In the Sunday morning silence, I can hear the wind reshuffling fallen leaves half-way up the ridge and the long sighs of the pines.
Between bitter gusts of wind, I hear the calls of juncos and nuthatches, chickadees and titmice, a song sparrow singing in the ditch.
After a night of high winds, the lilac is more threadbare than ever, and in the crowns of the oaks, only the odd clot of a drey remains.
More rain. From the treetops, the thin whistles of cedar waxwings. A squirrel digs up a walnut in the yard and buries it a foot away.
A squirrel enters the cavity in the dead elm and rests its chin on the lip of the hole, watching silently as juncos swirl through the yard.
A stag prances through the gray goldenrod and into the dim, dripping woods with his six bright spears held high—a parade of one.
Melted frost shining like dew on the lilac. A deer trots down the road and into the yard to graze, raising her head to keep an eye on me.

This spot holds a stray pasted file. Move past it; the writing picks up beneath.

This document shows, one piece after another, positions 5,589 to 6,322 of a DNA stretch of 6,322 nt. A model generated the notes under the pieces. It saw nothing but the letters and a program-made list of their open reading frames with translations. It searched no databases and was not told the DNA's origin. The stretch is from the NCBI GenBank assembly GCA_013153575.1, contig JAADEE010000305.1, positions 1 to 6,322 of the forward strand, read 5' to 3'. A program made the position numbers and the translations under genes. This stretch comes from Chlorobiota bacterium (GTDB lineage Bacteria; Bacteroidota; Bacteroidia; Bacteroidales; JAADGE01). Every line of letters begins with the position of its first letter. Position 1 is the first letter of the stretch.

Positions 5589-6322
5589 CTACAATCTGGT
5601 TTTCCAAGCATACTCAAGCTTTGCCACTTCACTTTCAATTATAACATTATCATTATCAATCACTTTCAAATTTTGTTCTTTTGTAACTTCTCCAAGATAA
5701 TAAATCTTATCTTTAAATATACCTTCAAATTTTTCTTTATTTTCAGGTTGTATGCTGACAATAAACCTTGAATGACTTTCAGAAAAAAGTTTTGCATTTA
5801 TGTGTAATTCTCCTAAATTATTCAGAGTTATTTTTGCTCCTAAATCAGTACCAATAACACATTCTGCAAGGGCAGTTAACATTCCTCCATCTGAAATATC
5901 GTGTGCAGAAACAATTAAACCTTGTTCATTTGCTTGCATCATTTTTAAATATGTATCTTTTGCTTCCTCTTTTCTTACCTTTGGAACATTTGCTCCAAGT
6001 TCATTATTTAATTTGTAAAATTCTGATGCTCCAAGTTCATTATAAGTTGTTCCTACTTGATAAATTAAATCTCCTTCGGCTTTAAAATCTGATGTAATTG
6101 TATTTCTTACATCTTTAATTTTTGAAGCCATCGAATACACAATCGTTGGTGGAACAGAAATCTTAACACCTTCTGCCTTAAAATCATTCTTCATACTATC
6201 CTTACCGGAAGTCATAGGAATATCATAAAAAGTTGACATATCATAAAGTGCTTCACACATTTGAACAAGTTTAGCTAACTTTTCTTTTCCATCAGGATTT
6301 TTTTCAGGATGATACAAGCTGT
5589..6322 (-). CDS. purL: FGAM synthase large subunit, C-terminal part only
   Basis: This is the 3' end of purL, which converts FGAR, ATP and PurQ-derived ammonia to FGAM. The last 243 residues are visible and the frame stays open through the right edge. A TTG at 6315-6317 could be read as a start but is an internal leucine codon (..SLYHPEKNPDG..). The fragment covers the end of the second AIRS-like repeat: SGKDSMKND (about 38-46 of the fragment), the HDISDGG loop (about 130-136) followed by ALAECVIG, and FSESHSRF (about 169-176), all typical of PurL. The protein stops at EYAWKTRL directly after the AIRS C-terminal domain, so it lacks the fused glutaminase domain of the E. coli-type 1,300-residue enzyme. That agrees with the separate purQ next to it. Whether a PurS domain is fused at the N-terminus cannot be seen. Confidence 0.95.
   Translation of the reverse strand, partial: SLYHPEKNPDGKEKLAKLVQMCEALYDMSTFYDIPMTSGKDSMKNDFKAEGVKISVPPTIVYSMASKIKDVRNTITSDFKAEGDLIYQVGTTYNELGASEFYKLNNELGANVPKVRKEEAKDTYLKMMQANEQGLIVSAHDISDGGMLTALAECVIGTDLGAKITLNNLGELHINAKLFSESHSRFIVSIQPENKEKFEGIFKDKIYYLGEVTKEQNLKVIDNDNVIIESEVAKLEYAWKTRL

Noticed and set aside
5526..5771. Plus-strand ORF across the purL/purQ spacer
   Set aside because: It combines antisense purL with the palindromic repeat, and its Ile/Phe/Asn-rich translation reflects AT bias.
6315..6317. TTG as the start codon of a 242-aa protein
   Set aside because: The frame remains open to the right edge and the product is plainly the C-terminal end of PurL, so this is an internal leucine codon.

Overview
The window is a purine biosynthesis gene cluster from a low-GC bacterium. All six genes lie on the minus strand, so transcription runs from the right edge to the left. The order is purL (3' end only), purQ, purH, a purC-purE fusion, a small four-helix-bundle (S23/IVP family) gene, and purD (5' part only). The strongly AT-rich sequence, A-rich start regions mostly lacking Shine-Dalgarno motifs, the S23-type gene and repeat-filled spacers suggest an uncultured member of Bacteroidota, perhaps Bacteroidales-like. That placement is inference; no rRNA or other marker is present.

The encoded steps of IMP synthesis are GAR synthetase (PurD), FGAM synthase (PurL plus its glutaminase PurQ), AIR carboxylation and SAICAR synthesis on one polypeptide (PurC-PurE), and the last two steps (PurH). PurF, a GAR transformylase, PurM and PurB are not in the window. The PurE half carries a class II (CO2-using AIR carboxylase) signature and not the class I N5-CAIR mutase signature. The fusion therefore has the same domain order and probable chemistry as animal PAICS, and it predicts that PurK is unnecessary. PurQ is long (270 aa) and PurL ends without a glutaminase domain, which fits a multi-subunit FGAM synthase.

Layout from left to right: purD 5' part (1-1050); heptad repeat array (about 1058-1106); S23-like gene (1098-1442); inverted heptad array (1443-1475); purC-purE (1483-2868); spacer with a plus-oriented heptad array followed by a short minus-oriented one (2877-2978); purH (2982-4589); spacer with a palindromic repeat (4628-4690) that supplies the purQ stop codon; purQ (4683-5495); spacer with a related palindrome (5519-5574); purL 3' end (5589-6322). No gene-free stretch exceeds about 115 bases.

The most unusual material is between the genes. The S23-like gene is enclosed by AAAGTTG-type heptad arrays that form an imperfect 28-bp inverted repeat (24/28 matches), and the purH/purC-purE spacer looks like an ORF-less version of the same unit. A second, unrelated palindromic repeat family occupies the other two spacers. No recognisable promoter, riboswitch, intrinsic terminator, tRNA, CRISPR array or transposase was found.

Cold and clear. The mostly bare branches shine silver in the sun. A junco flies twittering through the porch.
Overcast. Two ravens glide along the ridge, circle back and land in the treetops. A hunter in gray forest camouflage emerges from the woods.
Next to the mostly brown woods, the great yellow blob of the lilac seems almost scandalous. It trembles as small birds pass through it.
Warm morning after a cold night, and the oaks are shedding leaves: a dry sound as they hit lower branches, like the ticking of many clocks.
Leaves still cling to the tall locusts—threadbare coats of gold beneath the fourth-quarter moon, pale as a discarded toenail clipping.
The sun blazes through the orange crown of an oak. High up in the cloudless sky, a sleek F-16 trailed by its slow, over-sized roar.
A light smear of sun in the Monday gray. Birds stir in the tall cedar beside the house: the chip chip of a junco; a tree sparrow’s tseet.
Unsettled weather with rare glimpses of sun, but the leaves go on falling: some spiraling, some pirouetting, some in a graceful glide.
Weak sun. A large V of Canada geese comes low over the trees, arrowing due north—non-migratory locals, their cries full of wild longing.